MOHAMED: Despite Covid-19 EA integration is well on course

Saturday September 04 2021
Adan Mohamed

Kenya’s Cabinet Secretary for EAC Adan Mohamed. PHOTO | FILE | NMG


Adan Mohamed, Kenya’s Cabinet Secretary for EAC, spoke to Luke Anami on issues affecting the bloc.


How is the Council pushing for EAC integration now, compared with the past?

Unfortunately, the impact of Covid-19 has hampered a lot of activities in the region. Not to mention the challenges it has caused on the movement of people and goods across borders. But that challenge notwithstanding a lot of effort has been made in ensuring that free movement of goods.

There was an extraordinary summit of the EAC and certain protocols were agreed upon. This was despite differences of opinion on the whole issue of Covid-19 among partner states in the region. Tanzania had a different view — and Burundi. So applying a consistent protocol proved a challenge. But everybody agreed that movement of goods across borders be facilitated. This demonstrated that, even in times of crisis, our integration agenda is functional.

When are we likely to see the Democratic Republic of Congo admitted to the EAC?


The DRC application is being looked at. A verification mission has already completed its work. The team is already done with assessment and the report is ready.

The final sign-off is by the Summit. The matter is likely to be on the agenda in the next Heads of State Summit, whose date is yet to be fixed. We normally have scheduled meetings in November. But because President Uhuru Kenyatta took over in February this year, the anniversary will be sometime early next year. But, as and when there is a need, the Summit can meet.

East Africans are spending more time at border points and airports due to multiple Covid-19 tests administered by each partner state. What plans have you put in place to ensure smooth travelling across the region?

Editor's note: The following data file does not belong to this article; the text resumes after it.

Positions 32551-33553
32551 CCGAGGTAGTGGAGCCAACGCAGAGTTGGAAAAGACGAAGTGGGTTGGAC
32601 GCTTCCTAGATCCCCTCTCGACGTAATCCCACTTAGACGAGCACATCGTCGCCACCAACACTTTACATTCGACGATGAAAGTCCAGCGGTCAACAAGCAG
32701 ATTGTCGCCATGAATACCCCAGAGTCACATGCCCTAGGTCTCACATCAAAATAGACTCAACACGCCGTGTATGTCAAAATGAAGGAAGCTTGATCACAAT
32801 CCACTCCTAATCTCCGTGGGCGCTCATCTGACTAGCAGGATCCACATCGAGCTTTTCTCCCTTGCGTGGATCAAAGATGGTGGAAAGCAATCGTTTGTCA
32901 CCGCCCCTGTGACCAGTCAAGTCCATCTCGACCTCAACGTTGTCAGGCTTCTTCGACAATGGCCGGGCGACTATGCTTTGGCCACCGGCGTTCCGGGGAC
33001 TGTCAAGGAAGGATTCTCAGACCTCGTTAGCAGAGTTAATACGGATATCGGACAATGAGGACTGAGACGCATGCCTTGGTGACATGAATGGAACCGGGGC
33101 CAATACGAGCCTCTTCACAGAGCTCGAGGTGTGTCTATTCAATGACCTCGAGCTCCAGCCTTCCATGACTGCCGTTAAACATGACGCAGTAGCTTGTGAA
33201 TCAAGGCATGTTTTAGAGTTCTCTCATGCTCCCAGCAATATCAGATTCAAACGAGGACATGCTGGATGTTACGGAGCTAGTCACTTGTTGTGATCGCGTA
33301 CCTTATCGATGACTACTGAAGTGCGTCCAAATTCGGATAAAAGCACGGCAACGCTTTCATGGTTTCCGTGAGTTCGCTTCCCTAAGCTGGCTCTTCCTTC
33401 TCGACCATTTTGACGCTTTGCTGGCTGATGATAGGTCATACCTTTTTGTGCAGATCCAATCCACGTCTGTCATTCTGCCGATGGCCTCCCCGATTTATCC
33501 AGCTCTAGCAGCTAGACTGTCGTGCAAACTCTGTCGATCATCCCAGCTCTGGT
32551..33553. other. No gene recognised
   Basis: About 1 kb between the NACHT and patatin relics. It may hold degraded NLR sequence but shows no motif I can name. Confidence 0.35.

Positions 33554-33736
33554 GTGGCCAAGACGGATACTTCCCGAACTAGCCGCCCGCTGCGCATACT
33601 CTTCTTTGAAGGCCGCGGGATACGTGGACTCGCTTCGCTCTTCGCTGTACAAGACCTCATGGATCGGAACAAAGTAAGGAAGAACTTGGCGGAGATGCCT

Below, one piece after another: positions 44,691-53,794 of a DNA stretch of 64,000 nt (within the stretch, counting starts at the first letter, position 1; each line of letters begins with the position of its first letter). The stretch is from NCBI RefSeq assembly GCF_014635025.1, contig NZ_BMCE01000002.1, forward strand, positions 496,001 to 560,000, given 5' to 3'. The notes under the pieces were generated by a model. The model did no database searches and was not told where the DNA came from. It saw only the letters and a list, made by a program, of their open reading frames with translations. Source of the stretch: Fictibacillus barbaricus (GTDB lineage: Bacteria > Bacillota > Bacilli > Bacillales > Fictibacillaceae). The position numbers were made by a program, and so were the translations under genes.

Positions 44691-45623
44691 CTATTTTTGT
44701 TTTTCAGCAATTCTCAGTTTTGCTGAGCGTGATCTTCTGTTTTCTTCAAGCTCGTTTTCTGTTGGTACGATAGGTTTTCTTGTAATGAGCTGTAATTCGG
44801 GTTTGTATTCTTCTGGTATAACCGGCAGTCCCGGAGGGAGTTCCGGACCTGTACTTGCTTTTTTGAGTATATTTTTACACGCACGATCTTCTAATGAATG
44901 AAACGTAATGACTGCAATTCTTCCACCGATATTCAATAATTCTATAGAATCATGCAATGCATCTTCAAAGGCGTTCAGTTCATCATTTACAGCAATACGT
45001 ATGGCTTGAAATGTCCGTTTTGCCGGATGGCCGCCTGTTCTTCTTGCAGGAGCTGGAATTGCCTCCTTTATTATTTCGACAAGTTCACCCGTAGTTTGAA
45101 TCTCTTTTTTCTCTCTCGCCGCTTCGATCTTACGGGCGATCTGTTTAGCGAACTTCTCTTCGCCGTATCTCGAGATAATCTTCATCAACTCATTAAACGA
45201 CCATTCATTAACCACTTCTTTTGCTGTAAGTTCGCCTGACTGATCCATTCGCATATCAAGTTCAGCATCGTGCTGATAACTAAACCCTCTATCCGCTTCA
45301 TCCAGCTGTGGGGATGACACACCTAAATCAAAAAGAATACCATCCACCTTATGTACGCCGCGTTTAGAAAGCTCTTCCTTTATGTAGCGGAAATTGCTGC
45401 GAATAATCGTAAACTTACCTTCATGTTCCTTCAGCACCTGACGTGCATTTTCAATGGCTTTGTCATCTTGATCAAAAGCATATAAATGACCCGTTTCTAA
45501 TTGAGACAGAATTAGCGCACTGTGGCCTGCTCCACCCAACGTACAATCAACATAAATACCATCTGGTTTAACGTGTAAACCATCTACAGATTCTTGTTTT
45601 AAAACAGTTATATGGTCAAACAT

Covid-19 is going to be a real disruptor in the foreseeable future. But, that said, I think all countries have enforced Covid-19 guidelines on the advice of the World Health Organisation that people need to be tested before they travel. That is a universal thing. There is nothing we are doing that is punishing East Africans more than in any other country. The protocol of people taking tests 72 hours before they travel is universal.

We introduced an electronic pass, especially for truck drivers, given the nature of their business, to enable them to move from one country to another, and which is valid for 14 days. It is working. It is designed to make it easy for truck drivers to move around. We have invested in infrastructure that will make testing quicker. We are carrying out mobile tests at border points,.

Why is Kenya keen on developing the Lapsset when it is increasingly looking like a white elephant?

Lapsset is not a white elephant. Kenya is eyeing the Ethiopian market. The Port of Lamu is also meant to cater for the large ships on the eastern coast of the Indian Ocean, as it is the deepest and largest in the region. We are now transshipping to Zanzibar, Dar es Salaam, Mombasa and even Somalia.